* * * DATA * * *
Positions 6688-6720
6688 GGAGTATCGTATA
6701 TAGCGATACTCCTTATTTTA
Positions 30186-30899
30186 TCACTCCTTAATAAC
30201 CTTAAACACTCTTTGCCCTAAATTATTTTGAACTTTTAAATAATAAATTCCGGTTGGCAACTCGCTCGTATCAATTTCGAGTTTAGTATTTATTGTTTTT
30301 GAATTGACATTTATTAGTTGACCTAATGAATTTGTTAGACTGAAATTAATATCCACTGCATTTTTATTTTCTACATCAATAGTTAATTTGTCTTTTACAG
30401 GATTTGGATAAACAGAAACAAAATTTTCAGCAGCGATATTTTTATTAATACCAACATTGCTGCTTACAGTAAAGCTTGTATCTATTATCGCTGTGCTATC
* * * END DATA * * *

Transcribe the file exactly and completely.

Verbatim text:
Positions 6688-6720
6688 GGAGTATCGTATA
6701 TAGCGATACTCCTTATTTTA
Positions 30186-30899
30186 TCACTCCTTAATAAC
30201 CTTAAACACTCTTTGCCCTAAATTATTTTGAACTTTTAAATAATAAATTCCGGTTGGCAACTCGCTCGTATCAATTTCGAGTTTAGTATTTATTGTTTTT
30301 GAATTGACATTTATTAGTTGACCTAATGAATTTGTTAGACTGAAATTAATATCCACTGCATTTTTATTTTCTACATCAATAGTTAATTTGTCTTTTACAG
30401 GATTTGGATAAACAGAAACAAAATTTTCAGCAGCGATATTTTTATTAATACCAACATTGCTGCTTACAGTAAAGCTTGTATCTATTATCGCTGTGCTATC